Megyn Kelly, Roseanne, and the Media's Double Standard
During a recent roundtable discussion on her eponymous television show about offensive Halloween costumes, Megyn Kelly seemingly defended the use of blackface. Citing that it was a wholly permissible thing to do when she was growing up, Kelly claimed that white people should be able to paint their faces black on Halloween, so long as they were doing so for the purpose of depicting a character. As the episode aired, Twitter erupted in attacks against Kelly, ultimately prompting her to issue an apology and forcing NBC Universal to fire her. While this may seem like an isolated incident, similar instances of one’s firing over offensive or racist statements have increasingly come into the public sphere. Most notably, Roseanne Barr was fired from ABC and her show canceled after tweeting that Valerie Jarrett, former senior advisor to President Obama, was the product of the Muslim brotherhood and Planet of the Apes having a baby. It is clear that these instances are discriminatory and uncalled for; they catalyze critical dialogue about bias and educate Americans in sensitive areas of discussion with which they are perhaps unfamiliar. However, such derogatory and hateful speech comes from many television personalities across the political spectrum, and while those politically conservative like Barr have had their careers ruined by these remarks, many on the left have not seen comparable consequences.
Samantha Bee, the comedian and host of TBS’ “Full Frontal,” has involved herself in several controversies regarding her unapologetic criticism of the Trump administration. Upset with a tweet Ivanka Trump posted of her and her son in May 2018, Bee called her a “feckless c**t” for supposedly being complacent in her father’s contentious immigration policy. On a separate occasion, Bee criticized many of the white men at the Conservative Political Action Conference (CPAC) for their “Nazi hair.” Later, one attendee shared that the haircut was a result of his recent brain cancer diagnosis. Apart from public apologies released by Bee and TBS for her comments, she has not seen further reprimanding as she continues to host “Full Frontal.” A similar course of events transpired for MSNBC host Joy Reid, who remained backed by the network despite controversial blog posts of hers resurfacing. Among other things, Reid suggested that the 9/11 terror attacks were a government conspiracy. Furthermore, Reid edited late Sen. John McCain’s face onto the body of the Virginia Tech shooter and admitted she was “probably” homophobic for thinking two men kissing was uncomfortable. Given the obvious display of unprofessionalism and prejudice by both show hosts, it seems unfair that their comments were swept under the rug while individuals like Barr and Kelly have seen their livelihoods destroyed for their statements. What this shows is a double standard in American news reporting-- while purported to engage activism and bring people together, it more realistically divides the nation further.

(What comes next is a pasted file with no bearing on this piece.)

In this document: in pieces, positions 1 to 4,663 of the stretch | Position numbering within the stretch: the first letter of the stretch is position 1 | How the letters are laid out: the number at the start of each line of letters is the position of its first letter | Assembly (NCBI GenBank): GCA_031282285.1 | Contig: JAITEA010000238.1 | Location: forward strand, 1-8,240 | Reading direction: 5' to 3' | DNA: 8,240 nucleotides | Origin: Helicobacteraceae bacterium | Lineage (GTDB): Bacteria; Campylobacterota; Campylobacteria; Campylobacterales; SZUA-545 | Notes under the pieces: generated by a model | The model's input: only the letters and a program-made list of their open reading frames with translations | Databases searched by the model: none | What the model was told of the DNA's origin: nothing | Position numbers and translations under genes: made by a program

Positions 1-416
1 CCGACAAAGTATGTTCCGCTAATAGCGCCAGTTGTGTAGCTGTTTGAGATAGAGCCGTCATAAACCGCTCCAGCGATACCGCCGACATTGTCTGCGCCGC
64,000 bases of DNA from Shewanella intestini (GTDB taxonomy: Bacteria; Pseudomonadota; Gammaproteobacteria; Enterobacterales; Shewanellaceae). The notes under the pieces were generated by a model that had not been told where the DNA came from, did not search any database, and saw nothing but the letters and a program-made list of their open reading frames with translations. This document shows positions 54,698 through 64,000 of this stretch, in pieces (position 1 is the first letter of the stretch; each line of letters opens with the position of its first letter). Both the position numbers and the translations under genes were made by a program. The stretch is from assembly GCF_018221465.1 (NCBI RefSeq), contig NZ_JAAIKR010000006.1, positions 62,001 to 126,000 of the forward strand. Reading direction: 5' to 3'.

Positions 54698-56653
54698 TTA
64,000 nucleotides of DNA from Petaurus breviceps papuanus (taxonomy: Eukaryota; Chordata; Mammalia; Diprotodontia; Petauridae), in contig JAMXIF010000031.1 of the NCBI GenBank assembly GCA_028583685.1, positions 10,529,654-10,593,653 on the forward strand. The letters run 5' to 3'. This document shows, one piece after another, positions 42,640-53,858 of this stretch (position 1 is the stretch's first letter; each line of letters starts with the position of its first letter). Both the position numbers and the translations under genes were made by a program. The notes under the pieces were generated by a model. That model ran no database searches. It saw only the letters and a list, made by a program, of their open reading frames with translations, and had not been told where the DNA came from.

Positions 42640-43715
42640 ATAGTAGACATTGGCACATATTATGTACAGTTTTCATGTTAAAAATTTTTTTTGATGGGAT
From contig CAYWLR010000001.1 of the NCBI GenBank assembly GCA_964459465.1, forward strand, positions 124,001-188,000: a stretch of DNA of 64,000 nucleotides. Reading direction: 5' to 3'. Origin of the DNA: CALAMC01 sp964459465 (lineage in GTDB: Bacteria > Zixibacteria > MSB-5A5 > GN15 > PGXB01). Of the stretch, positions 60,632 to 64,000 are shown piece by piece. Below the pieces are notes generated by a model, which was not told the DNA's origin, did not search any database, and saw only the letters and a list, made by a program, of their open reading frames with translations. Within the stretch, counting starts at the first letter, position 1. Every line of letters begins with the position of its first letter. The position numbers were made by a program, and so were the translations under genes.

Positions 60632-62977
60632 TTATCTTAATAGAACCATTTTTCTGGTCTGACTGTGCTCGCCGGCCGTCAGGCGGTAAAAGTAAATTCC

Whether it be in entertainment, politics, or business, the internet and social media have become essential tools for one’s public legitimacy, credibility, and success. As the Silent Generation and Baby Boomers are less privy to political information relayed in online and visual media, it provides justification to produce content that more closely aligns with the political affiliations of modern audiences. A report compiled by the Pew Research Center of American media concluded that of the top fifteen news sources, thirteen of them produce left-leaning content for liberal viewers and readers; only two entertained right-leaning audiences, of which only Fox News was considered a source that people could easily access. Pew and The American Journalist also conducted separate studies on U.S. journalism, determining that anywhere between twenty-eight and thirty-four percent of American journalists identified as a Democrat, compared to only seven percent identifying as Republican.
Such research and controversies illustrate our society’s gradual decline in our ability to discuss and consider the social differences among us. Homophobic, racist, and unnecessarily personal, insensitive remarks should not nonchalantly get tossed around without any ramifications, but we must also acknowledge that these comments are rooted in a general naivete and lack of education on sensitive topics. In an effort to become socially aware individuals who more fully understand their place in the world in relation to others, we should strive to engage in meaningful dialogue with whom we disagree. While such conversations are surely difficult to have given how deeply personal our identities are, automatically demonizing people on social media and calling for people’s firing does little to educate society about social issues and on how to handle different voiced opinions. News outlets might benefit from following the demands of readers and audiences in deciding what opinions to provide a platform for, but I believe we would all get more out of an objective, nonpartisan approach to reporting the news. This would help reinforce that there exists a diverse spectrum of thought on different issues, while also catalyzing a more open and less politically polarized dialogue about cultures and ideas we are unfamiliar with. We expect those presenting our news to be professional and cognizant of complex topics, but we also expect our news to be presented honestly and without subjective partisan influence. This cannot happen when we actively look to stifle expression.
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